Nothing reflects the scrappiness, the backbone, the hard-edged workmanlike aura of Cincinnati more than the Bengals. They play in a stadium (and practice next door) in the literal shadow of a rusting, aging interstate bridge. Before Paul Brown Stadium was built — they began play there in 2000 — they practiced beneath a viaduct on the working-class west side of town in a place that reeked of toxicity and sewage. Like a good swath of they city, they’re cautious, conservative, slow to change.

Like a family, the team and its fans have scrapped plenty among themselves. The team is renown, at the demand of its unbending owner and to the forever frustration of its fans, for holding a vise grip on spending; for players, for operations, for everything. The Bengals demand fealty from their players (they once wrote a loyalty clause into player contracts) as well as their city. Back in the mid-’90s, the team threatened to leave town unless a new stadium was built at taxpayer expense, a blatant piece of blackmail that worked to perfection.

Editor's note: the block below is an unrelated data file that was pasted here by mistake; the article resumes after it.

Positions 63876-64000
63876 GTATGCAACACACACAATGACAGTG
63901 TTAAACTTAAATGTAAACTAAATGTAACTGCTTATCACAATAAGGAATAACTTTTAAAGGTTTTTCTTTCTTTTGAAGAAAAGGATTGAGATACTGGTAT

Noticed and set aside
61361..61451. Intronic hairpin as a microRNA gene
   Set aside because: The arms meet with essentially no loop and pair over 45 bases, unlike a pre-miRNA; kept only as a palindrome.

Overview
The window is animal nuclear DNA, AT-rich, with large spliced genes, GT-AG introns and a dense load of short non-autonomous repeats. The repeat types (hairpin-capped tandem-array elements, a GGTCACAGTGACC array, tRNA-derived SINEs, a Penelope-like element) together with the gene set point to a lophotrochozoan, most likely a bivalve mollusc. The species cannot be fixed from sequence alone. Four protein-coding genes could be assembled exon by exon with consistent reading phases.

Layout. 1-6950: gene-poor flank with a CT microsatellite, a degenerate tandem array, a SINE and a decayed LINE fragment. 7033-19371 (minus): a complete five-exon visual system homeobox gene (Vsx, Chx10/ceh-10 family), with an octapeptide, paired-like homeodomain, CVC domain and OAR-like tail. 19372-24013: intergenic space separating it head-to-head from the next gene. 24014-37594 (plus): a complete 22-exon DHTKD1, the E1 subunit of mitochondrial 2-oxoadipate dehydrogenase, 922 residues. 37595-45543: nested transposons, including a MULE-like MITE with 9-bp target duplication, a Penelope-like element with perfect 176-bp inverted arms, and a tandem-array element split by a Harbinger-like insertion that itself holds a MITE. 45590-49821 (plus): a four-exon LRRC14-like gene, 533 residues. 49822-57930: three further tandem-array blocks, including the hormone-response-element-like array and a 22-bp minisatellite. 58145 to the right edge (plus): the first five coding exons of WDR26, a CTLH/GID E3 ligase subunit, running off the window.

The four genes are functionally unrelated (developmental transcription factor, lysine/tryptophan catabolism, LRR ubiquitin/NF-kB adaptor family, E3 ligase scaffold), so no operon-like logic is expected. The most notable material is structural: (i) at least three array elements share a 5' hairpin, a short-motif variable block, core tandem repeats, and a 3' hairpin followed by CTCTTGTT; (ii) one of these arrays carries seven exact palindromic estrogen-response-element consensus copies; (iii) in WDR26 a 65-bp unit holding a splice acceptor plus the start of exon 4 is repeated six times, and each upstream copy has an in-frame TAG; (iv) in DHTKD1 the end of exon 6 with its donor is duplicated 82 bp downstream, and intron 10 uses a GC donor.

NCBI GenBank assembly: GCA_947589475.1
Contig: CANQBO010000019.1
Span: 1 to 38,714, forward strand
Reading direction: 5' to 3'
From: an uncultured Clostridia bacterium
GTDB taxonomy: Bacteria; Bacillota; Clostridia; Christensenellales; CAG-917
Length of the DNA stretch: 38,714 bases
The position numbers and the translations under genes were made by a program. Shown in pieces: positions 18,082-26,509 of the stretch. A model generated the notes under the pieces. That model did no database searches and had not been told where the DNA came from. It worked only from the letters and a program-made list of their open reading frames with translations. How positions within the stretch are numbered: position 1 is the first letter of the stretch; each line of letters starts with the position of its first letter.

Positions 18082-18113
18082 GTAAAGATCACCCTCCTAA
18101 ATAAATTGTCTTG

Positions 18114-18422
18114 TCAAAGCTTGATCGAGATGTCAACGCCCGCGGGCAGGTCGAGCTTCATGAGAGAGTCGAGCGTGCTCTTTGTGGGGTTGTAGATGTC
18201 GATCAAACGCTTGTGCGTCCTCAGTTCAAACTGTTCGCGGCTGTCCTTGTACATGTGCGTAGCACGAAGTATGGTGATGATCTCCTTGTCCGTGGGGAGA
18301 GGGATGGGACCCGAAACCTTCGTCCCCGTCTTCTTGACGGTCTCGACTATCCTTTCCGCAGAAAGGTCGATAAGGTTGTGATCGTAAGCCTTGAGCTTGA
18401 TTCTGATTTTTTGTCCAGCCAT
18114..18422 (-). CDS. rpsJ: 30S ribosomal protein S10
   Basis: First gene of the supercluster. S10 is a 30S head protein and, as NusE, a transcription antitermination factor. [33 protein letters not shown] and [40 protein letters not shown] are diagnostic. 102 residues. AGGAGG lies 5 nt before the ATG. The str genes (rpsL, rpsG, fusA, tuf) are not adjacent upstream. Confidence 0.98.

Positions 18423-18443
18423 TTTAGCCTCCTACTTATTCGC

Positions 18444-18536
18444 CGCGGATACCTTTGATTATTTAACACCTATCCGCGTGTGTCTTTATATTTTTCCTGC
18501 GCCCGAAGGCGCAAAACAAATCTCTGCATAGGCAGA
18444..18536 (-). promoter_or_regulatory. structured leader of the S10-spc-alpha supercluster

That stiff-backed owner, 86-year-old Mike Brown, has run the team his way, and his only, since his dad’s death in 1991. (Hall of Famer Paul Brown, Mike’s dad, was not only the Bengals founder, first coach and current stadium namesake, he was a co-founder of the franchise in Cleveland, too, its namesake and its first coach.) Mike makes all the important business and football decisions in Cincinnati. He has played owner and general manager when most teams employ a separate GM, and dismisses any thought of any other arrangement. He has recently ceded much of the control to his daughter, Katie, who does the day-to-day work with a relatively small front office that is peppered with members of the Brown family. Considering the results, none of that has sat well, at various times, with the fans of Cincinnati.